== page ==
You can add more commands to the Body section, if they are separated with a semicolon. For example, we could change the loop to:

for i = [1 2 3]

And the output would be:


Looking ahead, eventually we’ll use for-loops to analyze twenty-six subjects, with directories named sub-01, sub-02, all the way to sub-26. We will use the loop to navigate into each directory and then run a script, but for now, imagine that we simply wanted to print the name of each directory. Something like this would work, but would also be tedious to write out:

for i = [sub-01 sub-02 … sub-26]

This also quickly becomes impractical with large numbers. You can make this command more concise by using the seq command, which prints every number in a range that you specify; for example, we can use a colon to specify the beginning and ending numbers, which will print those numbers and all the numbers in-between:

for i = [1:26]; disp(['sub-' num2str(i)]); end

In this case, the first run of the loop would assign 1 to i, print sub-1, and then go through the rest of the items in the list.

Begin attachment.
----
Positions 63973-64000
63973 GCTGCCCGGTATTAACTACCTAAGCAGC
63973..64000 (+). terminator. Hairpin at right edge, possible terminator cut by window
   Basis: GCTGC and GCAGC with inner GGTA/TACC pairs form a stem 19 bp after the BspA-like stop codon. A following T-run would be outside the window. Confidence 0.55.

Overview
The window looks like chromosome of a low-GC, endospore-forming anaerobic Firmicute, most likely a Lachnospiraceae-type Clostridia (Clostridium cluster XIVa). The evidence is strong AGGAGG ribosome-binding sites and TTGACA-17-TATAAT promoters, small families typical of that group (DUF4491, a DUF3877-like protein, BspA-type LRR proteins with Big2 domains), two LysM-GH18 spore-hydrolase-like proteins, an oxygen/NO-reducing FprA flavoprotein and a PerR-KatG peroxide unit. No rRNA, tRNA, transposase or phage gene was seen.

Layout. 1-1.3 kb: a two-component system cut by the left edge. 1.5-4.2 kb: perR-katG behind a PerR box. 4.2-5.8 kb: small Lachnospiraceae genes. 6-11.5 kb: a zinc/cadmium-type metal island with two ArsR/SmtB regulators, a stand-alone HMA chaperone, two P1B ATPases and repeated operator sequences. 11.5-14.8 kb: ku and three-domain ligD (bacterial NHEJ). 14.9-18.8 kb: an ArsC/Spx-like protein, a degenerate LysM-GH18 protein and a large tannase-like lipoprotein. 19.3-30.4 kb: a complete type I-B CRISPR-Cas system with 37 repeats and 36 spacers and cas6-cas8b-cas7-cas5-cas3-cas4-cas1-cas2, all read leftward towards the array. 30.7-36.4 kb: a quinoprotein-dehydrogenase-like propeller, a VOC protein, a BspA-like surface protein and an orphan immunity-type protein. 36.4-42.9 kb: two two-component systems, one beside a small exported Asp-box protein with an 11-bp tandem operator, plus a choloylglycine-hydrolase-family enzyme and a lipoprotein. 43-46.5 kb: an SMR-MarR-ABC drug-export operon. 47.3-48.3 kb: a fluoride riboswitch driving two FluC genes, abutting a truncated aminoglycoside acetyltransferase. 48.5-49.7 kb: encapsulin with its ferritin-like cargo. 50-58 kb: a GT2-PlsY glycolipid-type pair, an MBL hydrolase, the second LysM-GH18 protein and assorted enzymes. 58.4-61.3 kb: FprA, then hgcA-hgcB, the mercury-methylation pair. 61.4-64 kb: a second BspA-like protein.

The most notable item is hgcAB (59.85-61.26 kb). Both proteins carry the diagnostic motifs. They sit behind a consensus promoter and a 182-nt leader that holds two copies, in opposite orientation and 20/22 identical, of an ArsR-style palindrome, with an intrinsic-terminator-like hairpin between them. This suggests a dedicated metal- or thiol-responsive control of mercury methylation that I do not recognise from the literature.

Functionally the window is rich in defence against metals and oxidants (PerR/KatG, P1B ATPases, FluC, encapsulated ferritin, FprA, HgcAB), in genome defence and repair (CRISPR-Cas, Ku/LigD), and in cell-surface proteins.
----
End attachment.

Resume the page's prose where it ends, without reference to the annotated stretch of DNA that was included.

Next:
This gets us closer to our goal, but it still isn’t exactly what we want. Notice that the subject names each have two integers, such as 01, 02, 03, and so on, which ensures that each subject’s name is the same length; it also keeps them in order when they are listed with the ls command. This is called zero padding, The text '%02d' is string-formatting code indicating that the current value being converted from a number to a string should be zero-padded with as many zeros as needed until the number is two characters long. (Details about string formatting can be found here.). We can implement it in our for-loop, which looks like this:

for i = [1:26]; disp(['sub-' num2str(i, '%02d')]); end

This sets each number in this range to have a width of two integers; if it’s a number less than ten, for example, it is zero-padded with one zero to the left of the number. This will be important later on when we use these loops to automate analyses over all of our subjects.

Conditional Statements